Because we run the generator non-stop when away from the dock, it isn’t clear that I need much of a house battery bank. That said, I can’t imagine being without batteries. I’m compromising on a medium sized bank: 765 amp hours at 24v, or approx. 18kw.


Our next big decision was to select the engines for the new boat. My choice was between the 1000hp Caterpillar C12.9 engines and the 900hp Volvo D13 engines.

This was a decision where I had no idea what to do. I phoned a series of experts and received conflicting, but very firm and passionate, opinions.

Ultimately, I went with Grand Bank’s recommendation for the Volvo D13 engines. They are smaller and lighter.

The GB60 helm compared to our current helm. It will take some time to get used to

On Sans Souci, I’ve always taken our navigation equipment and radar extremely seriously. We have dual PCs with Nobeltec TimeZero Professional, dual top-of-the-line Furuno black box radars, Sonar, a Satellite compass, etc. I think back to a passage in Japan where we had to move through a ultra-dense crab pot field, in the dead of night, in heavy fog. My Furuno blackbox radar spotted every pot and guided our tiny fleet of three ships through the maze safely. How can I possibly give that up?

We took a test drive on the PB55 which had the same Garmin navigation hardware and software as Grand Banks is recommending for my new boat. To my complete and total surprise, I liked it! It isn’t what I’m accustomed to, but the truth is that for cruising close to shore, it would be extreme overkill to outfit a boat with the kind of equipment that is on Sans Souci. And, I was impressed with the Garmin setup. The chart plotter seemed responsive and felt well engineered. I didn’t try plotting a route, or trying to spot crab pots, but I suspect we’ll be fine.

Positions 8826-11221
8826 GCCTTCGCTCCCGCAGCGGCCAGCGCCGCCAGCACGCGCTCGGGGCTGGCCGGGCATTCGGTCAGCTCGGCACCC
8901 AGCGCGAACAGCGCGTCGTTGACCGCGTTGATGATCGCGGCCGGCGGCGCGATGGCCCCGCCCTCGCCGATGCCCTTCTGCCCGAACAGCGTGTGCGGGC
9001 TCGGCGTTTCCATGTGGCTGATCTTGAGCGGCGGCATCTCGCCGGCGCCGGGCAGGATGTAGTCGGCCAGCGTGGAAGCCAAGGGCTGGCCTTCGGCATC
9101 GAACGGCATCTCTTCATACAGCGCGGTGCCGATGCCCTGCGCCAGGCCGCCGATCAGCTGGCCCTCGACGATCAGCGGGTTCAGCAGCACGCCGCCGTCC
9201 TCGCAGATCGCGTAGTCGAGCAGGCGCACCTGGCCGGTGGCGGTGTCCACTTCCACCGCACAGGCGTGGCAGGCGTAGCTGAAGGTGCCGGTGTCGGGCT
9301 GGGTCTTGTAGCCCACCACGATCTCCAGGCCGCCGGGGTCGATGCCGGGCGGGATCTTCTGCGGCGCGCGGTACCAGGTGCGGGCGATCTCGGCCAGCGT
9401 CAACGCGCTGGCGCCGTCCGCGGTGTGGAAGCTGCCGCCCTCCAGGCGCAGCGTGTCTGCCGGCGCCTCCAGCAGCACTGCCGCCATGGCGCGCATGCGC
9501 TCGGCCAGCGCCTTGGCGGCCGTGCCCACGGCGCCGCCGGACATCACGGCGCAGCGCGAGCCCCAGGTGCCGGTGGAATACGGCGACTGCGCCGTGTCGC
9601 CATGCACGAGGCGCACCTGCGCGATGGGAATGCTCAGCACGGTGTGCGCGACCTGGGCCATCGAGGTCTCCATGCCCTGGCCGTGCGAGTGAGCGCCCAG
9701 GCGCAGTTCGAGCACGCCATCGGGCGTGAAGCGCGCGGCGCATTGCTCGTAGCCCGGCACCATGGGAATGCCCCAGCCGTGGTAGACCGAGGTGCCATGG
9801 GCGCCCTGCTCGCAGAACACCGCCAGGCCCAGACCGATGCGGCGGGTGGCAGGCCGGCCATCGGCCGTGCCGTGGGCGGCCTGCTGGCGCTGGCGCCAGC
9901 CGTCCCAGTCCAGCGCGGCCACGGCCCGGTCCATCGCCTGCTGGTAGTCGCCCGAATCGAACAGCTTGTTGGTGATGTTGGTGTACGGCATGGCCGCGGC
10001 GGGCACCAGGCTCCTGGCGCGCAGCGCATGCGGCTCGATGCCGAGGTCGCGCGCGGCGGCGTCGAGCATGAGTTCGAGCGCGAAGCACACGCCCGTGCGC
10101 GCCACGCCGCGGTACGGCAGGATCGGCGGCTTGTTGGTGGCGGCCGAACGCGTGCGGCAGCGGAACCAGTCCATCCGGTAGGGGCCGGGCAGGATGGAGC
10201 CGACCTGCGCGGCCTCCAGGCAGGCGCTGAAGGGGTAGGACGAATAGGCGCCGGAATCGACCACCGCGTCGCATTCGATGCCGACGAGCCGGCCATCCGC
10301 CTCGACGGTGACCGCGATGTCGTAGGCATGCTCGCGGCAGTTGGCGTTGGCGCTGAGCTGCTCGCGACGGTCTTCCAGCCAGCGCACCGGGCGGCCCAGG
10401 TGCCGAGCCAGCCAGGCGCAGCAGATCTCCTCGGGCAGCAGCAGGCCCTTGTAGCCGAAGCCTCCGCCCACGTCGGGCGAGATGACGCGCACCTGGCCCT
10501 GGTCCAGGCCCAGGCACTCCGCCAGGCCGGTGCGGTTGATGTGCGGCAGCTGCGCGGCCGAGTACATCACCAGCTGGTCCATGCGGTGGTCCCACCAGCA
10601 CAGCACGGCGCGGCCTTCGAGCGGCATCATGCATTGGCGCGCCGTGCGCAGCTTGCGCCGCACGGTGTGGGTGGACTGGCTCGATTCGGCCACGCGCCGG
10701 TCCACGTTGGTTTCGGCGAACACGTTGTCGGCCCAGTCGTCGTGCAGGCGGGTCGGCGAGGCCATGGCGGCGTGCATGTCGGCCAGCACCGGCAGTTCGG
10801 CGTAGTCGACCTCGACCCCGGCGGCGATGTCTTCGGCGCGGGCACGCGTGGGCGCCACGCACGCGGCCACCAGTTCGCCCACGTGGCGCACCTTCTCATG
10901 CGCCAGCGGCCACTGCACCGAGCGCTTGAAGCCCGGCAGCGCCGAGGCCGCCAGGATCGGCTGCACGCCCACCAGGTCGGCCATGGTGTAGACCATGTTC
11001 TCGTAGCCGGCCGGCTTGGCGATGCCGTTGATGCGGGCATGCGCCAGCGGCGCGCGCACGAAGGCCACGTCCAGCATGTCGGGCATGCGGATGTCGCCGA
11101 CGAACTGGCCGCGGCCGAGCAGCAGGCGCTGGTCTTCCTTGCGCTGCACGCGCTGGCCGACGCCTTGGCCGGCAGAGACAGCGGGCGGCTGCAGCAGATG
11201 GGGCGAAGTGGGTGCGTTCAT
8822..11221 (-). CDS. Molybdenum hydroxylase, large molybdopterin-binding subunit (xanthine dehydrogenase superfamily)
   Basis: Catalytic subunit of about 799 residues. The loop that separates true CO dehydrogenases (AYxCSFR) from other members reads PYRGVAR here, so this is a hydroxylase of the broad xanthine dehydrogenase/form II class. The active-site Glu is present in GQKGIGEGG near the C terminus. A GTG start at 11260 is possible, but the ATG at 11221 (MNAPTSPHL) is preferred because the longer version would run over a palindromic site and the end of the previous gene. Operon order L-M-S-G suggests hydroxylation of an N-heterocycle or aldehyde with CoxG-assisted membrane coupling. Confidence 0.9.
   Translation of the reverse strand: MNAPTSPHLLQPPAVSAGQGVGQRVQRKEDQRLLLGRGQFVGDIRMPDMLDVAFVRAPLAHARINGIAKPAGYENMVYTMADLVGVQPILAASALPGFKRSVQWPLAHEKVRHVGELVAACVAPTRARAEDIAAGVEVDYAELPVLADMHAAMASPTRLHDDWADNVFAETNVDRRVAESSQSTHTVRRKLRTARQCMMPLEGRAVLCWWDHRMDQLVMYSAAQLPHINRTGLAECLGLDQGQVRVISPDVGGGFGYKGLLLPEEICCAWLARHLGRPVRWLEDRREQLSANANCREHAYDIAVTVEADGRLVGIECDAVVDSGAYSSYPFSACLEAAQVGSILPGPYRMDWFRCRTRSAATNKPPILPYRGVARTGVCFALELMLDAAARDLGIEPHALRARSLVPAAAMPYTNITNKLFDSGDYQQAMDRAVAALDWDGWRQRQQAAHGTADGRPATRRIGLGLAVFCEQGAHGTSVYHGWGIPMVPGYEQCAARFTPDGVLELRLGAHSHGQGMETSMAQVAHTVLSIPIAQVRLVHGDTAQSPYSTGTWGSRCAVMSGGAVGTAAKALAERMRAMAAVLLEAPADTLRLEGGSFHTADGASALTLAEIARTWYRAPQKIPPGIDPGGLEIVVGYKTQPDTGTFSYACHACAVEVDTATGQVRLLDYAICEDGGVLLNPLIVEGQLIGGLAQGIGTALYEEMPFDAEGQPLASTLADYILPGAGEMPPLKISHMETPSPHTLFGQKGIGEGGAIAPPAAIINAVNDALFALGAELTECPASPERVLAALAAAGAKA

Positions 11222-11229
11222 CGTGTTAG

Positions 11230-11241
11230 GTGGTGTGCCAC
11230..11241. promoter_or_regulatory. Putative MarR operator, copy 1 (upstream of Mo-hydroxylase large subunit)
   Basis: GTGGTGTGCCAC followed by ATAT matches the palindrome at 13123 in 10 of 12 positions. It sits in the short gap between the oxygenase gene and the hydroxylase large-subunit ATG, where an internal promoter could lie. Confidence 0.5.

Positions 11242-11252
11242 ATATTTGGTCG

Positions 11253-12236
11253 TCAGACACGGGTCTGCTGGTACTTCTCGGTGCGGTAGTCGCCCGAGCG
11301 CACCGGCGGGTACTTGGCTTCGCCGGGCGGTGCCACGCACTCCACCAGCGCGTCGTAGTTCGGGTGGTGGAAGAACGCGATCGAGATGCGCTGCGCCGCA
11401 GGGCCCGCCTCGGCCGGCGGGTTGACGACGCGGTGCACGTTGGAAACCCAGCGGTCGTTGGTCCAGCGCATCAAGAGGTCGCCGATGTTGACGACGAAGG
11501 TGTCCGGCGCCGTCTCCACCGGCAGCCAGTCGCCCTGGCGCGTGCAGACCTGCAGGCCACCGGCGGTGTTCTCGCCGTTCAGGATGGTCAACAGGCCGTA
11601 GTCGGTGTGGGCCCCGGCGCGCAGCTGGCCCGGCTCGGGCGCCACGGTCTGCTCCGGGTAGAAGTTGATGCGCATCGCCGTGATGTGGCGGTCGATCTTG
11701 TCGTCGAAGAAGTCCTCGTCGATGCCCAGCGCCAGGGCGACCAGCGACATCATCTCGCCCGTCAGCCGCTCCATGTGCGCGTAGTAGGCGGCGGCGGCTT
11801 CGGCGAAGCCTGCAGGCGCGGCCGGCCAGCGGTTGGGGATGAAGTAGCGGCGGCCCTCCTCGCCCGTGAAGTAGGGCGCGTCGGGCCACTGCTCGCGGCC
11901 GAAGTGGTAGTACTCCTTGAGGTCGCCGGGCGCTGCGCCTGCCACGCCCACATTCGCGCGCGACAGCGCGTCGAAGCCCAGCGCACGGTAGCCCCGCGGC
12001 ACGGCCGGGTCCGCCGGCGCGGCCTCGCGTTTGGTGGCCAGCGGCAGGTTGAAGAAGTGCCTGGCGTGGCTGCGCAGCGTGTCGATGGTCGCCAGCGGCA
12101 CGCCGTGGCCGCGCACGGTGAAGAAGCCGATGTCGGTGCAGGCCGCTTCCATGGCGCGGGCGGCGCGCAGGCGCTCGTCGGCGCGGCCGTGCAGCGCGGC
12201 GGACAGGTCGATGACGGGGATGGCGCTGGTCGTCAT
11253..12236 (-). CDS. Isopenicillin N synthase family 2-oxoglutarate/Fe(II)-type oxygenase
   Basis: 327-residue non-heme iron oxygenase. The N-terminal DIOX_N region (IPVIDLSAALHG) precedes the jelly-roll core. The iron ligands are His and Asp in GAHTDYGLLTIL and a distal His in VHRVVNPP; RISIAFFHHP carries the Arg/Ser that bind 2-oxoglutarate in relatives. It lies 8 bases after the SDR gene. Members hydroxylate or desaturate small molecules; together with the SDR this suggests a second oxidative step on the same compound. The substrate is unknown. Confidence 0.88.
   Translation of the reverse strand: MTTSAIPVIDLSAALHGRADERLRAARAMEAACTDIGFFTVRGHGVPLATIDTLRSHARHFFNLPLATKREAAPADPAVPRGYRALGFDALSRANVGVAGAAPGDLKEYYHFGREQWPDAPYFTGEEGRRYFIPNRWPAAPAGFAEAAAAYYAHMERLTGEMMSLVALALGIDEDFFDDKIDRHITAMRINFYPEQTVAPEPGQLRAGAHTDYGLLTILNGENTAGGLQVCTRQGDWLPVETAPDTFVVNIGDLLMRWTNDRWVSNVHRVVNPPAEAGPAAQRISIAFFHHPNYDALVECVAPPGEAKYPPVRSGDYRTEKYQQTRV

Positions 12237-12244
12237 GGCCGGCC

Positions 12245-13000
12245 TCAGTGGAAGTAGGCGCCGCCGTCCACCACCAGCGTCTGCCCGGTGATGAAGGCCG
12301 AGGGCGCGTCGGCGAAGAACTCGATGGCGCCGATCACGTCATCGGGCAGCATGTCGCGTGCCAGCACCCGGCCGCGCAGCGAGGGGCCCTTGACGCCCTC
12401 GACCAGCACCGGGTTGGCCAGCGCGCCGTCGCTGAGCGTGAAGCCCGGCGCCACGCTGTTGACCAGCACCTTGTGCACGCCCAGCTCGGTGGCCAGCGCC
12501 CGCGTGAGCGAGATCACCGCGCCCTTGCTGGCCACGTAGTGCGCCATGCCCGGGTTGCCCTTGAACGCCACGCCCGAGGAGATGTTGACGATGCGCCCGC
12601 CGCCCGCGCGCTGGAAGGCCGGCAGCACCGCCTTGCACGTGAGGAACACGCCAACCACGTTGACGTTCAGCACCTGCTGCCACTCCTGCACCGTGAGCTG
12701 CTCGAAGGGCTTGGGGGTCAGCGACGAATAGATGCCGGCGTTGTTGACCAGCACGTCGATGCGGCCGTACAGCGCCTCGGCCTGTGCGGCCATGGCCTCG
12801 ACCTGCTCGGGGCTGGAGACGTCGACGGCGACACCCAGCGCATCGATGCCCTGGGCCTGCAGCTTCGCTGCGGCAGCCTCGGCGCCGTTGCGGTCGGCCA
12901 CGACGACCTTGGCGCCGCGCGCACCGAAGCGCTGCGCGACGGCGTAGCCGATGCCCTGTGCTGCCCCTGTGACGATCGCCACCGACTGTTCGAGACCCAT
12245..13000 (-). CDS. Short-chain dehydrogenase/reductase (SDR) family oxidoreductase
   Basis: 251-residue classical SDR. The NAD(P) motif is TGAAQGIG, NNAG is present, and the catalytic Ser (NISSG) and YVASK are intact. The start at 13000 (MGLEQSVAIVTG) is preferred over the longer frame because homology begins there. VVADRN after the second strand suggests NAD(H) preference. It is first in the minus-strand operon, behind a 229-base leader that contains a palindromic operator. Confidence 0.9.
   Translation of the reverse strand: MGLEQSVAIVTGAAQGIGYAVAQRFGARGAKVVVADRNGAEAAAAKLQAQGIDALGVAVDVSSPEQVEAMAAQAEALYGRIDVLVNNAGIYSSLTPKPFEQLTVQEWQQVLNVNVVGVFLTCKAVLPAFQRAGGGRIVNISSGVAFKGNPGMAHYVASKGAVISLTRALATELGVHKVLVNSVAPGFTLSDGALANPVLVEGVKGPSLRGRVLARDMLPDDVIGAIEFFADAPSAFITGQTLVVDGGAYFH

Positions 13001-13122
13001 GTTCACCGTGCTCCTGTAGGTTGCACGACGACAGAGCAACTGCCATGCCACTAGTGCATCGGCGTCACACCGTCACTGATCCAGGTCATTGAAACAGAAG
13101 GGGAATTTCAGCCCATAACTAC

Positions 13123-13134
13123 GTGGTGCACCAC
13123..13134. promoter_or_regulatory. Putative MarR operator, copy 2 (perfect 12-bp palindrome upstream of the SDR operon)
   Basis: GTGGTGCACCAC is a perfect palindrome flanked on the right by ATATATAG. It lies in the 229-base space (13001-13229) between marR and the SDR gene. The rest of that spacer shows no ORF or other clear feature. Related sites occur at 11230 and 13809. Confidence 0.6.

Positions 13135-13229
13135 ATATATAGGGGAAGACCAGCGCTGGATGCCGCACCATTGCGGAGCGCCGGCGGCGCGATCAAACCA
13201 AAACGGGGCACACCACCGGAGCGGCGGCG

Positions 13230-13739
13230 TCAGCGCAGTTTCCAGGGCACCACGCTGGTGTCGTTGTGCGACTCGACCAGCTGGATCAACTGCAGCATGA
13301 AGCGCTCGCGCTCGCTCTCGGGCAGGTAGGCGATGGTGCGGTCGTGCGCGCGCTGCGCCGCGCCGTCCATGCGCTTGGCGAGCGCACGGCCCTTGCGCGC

The helm is much smaller than on our current boat, with only two monitors, whereas I currently have four. Ouch. But, we are downsizing, and it is what it is.

On Sans Souci we have up-sized our anchor twice and currently carry a 330 pound monster Rocna anchor, here seen sitting in the back of an SUV waiting to be installed

One thing we’ve asked for that hasn’t been greeted enthusiastically is: “Lots of chain” on the anchor. On our current boat we have 600′ of half-inch chain with a big-ass 330 pound Rocna anchor at the end. Most of the smaller boats we looked at have anchors that weigh under 50 pounds, connected to the boat by rope (and, perhaps fifty feet of chain). We spend most of our time on the boat at anchor, and have survived winds over 60 knots. We’ve watched more than once as boats around us land on the beach or slide into other boats due to inadequate ground tackle (the anchor and rode).